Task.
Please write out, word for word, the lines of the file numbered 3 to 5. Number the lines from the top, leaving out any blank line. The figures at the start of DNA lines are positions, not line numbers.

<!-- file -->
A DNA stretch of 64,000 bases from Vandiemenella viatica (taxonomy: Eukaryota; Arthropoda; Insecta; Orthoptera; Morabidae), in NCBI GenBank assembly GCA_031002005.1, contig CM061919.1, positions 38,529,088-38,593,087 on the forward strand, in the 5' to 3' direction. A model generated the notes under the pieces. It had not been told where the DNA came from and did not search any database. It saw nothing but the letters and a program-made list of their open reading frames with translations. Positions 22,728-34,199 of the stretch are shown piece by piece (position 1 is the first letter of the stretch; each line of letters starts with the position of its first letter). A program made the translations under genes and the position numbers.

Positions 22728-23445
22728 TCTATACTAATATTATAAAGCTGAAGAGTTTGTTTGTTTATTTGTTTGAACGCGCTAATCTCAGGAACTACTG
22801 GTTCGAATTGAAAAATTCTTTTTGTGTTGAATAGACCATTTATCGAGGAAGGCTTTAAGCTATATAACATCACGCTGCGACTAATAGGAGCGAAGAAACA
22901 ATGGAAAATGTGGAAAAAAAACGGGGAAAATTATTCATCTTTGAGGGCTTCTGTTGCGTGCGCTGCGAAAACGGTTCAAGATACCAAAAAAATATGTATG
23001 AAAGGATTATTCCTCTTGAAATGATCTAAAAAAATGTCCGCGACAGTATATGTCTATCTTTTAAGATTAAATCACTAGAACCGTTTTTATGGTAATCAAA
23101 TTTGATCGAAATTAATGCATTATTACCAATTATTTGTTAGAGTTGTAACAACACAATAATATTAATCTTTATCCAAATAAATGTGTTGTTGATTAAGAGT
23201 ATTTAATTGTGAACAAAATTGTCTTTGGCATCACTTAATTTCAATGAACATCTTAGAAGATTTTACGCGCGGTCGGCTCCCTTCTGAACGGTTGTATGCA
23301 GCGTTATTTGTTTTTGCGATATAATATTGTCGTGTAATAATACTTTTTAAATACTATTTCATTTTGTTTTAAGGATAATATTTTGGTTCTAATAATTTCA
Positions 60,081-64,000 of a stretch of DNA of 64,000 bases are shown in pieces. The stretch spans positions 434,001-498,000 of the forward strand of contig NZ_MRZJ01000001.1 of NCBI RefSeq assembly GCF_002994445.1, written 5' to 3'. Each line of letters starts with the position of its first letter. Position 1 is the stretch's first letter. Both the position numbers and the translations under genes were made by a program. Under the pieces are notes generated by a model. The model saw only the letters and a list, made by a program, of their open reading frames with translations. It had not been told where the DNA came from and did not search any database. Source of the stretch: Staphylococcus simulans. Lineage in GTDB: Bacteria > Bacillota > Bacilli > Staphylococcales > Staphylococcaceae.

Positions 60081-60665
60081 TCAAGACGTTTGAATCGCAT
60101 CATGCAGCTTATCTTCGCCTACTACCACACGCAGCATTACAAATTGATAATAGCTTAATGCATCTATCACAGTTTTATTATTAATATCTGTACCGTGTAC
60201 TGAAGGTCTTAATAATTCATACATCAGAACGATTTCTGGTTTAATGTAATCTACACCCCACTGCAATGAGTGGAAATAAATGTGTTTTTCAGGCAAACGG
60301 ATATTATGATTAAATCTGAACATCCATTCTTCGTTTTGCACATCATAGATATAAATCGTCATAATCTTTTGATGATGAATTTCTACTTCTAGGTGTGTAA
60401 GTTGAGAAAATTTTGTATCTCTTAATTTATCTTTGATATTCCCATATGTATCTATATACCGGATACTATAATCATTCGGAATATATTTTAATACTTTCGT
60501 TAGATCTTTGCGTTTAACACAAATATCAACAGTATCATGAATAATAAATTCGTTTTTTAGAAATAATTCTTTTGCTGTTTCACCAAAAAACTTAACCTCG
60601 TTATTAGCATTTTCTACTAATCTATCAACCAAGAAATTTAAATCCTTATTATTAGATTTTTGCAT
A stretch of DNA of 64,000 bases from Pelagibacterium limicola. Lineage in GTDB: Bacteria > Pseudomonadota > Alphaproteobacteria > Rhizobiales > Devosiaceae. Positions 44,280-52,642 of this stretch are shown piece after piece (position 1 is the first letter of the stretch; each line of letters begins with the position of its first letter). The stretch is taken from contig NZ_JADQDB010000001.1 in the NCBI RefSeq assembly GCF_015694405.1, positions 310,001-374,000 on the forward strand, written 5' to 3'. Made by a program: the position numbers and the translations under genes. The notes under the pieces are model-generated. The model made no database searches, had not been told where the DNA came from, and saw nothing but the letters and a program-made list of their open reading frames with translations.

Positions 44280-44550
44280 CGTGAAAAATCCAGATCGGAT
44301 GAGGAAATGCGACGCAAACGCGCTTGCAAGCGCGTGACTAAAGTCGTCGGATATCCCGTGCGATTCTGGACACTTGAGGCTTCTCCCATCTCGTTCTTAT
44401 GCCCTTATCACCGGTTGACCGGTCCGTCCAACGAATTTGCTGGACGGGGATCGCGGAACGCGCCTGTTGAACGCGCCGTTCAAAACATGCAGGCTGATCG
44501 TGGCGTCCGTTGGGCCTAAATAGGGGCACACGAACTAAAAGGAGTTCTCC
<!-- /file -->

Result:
22728 TCTATACTAATATTATAAAGCTGAAGAGTTTGTTTGTTTATTTGTTTGAACGCGCTAATCTCAGGAACTACTG
22801 GTTCGAATTGAAAAATTCTTTTTGTGTTGAATAGACCATTTATCGAGGAAGGCTTTAAGCTATATAACATCACGCTGCGACTAATAGGAGCGAAGAAACA
22901 ATGGAAAATGTGGAAAAAAAACGGGGAAAATTATTCATCTTTGAGGGCTTCTGTTGCGTGCGCTGCGAAAACGGTTCAAGATACCAAAAAAATATGTATG